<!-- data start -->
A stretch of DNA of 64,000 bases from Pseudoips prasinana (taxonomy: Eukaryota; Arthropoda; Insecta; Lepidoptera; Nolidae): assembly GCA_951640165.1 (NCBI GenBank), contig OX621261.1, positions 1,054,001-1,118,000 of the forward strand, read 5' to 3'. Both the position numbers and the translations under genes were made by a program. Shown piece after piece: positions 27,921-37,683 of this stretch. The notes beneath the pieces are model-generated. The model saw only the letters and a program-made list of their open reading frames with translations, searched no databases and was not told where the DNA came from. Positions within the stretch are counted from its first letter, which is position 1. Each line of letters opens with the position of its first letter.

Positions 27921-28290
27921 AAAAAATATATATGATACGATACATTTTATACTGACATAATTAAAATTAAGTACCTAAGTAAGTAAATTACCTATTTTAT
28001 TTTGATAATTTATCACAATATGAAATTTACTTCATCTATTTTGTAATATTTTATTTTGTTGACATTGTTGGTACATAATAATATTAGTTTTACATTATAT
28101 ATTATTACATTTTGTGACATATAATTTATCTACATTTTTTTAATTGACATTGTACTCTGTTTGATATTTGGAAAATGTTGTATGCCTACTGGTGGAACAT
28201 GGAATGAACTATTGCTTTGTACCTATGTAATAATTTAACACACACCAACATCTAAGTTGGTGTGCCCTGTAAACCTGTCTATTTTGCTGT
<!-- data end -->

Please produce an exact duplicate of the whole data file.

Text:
A stretch of DNA of 64,000 bases from Pseudoips prasinana (taxonomy: Eukaryota; Arthropoda; Insecta; Lepidoptera; Nolidae): assembly GCA_951640165.1 (NCBI GenBank), contig OX621261.1, positions 1,054,001-1,118,000 of the forward strand, read 5' to 3'. Both the position numbers and the translations under genes were made by a program. Shown piece after piece: positions 27,921-37,683 of this stretch. The notes beneath the pieces are model-generated. The model saw only the letters and a program-made list of their open reading frames with translations, searched no databases and was not told where the DNA came from. Positions within the stretch are counted from its first letter, which is position 1. Each line of letters opens with the position of its first letter.

Positions 27921-28290
27921 AAAAAATATATATGATACGATACATTTTATACTGACATAATTAAAATTAAGTACCTAAGTAAGTAAATTACCTATTTTAT
28001 TTTGATAATTTATCACAATATGAAATTTACTTCATCTATTTTGTAATATTTTATTTTGTTGACATTGTTGGTACATAATAATATTAGTTTTACATTATAT
28101 ATTATTACATTTTGTGACATATAATTTATCTACATTTTTTTAATTGACATTGTACTCTGTTTGATATTTGGAAAATGTTGTATGCCTACTGGTGGAACAT
28201 GGAATGAACTATTGCTTTGTACCTATGTAATAATTTAACACACACCAACATCTAAGTTGGTGTGCCCTGTAAACCTGTCTATTTTGCTGT